'SA mining still a good investment'
South Africa's mining sector remains a favourable place for foreign investment despite the five-month strike in the platinum sector, Chamber of Mines chief executive Bheki Sibiya said on Friday.
Although the mining industry was "risky", it was still a valuable form of investment as the country was rich in mineral resources, he said.
"South Africa is a treasure trove, it has the largest quantity of treasure."
Sibiya was speaking at the Johannesburg Country Club in Auckland Park, ahead of the upcoming mining lekgotla next week.
The third annual lekgotla, set to take place on Wednesday and Thursday, will bring together the Chamber of Mines, the department of mineral resources, and the National Union of Mineworkers (NUM).
President Jacob Zuma is expected to address the event at a gala dinner on Wednesday, as too will Mineral Resources Minister Ngoako Ramatlhodi.
Others speakers include Chamber of Mines president Mike Teke, and NUM general secretary Frans Baleni.
Sibiya said the lekgotla provided a platform where the chamber, together with government and unions, could find possible solutions to problems in the industry.
Participants would also discuss risks and setbacks imposed by the platinum strike, and find possible solutions.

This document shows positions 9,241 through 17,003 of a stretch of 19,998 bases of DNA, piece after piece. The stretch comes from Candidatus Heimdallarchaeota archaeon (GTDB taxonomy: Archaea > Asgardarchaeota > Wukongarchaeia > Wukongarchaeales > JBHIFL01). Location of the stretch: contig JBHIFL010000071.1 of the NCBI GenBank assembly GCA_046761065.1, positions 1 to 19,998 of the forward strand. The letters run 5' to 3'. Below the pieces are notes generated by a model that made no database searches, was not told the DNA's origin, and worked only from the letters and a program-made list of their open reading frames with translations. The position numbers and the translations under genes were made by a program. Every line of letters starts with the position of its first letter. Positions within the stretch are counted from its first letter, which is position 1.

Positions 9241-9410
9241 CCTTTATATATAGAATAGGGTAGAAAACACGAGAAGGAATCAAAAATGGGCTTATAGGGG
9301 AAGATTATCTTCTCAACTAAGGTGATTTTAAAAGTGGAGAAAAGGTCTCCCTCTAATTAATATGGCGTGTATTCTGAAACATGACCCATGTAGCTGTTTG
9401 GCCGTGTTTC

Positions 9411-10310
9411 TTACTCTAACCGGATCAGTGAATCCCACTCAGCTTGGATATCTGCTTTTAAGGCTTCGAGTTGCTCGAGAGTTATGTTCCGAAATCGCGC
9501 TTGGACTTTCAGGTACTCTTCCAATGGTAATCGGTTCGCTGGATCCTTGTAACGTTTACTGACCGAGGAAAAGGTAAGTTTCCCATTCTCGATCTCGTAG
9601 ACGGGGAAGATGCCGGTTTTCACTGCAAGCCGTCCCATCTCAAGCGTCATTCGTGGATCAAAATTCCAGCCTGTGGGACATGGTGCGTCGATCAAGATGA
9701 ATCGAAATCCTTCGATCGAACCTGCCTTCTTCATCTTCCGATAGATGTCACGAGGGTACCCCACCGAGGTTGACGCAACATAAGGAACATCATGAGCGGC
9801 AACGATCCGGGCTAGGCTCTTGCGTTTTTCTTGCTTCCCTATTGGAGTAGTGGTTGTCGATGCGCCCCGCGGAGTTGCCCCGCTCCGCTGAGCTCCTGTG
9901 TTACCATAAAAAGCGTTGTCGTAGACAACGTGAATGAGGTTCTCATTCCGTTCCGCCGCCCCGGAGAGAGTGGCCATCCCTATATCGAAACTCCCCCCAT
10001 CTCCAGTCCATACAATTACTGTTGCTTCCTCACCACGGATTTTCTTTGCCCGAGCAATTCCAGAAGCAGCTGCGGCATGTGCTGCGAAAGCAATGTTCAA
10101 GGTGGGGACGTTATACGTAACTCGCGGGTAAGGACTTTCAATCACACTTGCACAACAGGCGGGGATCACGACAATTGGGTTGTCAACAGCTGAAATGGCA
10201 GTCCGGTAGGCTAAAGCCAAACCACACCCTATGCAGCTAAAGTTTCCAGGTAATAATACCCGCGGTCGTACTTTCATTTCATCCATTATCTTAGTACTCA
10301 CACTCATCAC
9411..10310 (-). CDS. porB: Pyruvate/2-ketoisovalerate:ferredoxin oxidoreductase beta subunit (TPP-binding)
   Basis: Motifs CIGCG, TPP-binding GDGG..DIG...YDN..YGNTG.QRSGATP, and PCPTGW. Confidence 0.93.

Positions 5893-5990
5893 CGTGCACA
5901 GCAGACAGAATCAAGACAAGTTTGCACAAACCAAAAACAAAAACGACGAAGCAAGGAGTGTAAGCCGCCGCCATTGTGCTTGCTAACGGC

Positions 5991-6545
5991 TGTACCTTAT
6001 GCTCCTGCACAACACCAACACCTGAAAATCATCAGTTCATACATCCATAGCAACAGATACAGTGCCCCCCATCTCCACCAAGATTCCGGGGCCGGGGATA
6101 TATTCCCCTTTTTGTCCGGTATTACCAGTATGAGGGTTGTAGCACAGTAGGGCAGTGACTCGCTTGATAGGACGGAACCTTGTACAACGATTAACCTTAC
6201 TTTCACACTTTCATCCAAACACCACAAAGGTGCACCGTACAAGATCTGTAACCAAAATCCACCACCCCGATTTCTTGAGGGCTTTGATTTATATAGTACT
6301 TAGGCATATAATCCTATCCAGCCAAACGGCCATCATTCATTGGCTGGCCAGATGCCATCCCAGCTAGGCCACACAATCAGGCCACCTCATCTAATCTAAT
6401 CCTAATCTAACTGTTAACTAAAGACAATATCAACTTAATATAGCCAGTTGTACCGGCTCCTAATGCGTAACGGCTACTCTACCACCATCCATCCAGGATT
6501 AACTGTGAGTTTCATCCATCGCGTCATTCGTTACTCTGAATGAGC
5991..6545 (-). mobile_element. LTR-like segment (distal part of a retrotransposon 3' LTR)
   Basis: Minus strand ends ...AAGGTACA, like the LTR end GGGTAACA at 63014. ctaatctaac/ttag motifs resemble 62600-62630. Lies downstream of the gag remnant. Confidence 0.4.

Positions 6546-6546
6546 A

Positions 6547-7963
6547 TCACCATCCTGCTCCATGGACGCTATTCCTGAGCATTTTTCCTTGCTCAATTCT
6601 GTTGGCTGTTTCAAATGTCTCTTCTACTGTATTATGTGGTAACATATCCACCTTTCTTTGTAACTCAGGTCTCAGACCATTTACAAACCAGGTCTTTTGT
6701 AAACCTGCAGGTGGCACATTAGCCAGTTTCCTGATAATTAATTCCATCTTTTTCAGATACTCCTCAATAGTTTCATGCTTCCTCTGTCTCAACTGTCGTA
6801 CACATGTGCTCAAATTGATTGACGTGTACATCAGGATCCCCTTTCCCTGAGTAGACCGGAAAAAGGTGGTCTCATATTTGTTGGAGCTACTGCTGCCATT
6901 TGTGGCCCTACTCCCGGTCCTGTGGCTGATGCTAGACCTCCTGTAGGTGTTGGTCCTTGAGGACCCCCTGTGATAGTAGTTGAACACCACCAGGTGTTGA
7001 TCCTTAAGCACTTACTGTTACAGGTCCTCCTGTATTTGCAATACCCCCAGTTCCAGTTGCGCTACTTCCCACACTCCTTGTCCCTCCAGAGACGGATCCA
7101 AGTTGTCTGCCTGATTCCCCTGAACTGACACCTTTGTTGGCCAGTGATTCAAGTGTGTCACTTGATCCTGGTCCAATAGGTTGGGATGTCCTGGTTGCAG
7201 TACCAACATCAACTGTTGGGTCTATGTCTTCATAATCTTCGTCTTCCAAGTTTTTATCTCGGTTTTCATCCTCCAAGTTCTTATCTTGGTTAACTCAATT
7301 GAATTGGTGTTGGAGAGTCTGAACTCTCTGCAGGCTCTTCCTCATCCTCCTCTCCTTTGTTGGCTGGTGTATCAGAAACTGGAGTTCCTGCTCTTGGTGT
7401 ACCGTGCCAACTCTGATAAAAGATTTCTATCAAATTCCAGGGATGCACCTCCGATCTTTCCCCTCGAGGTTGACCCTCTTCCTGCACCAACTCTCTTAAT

"We want to take the industry forward with investor confidence and build the backbone of the economy," Sibiya said.
He conceded that the platinum strike -- the longest strike in the country's history -- had shaken investor confidence.
"The strike went on for longer than any of us expected," said Sibiya.
"It presented a form of erosion in the confidence in the mining industry."
Association of Mineworkers and Construction Union members at Lonmin, Impala Platinum, and Anglo American Platinum went on strike on January 23, demanding a basic monthly salary of R12,500. They eventually agreed on a three-year wage deal on June 24.
In terms of the agreement, salaries of the lowest-paid workers would increase by R1000 in the first two years, and R950 in the third year.
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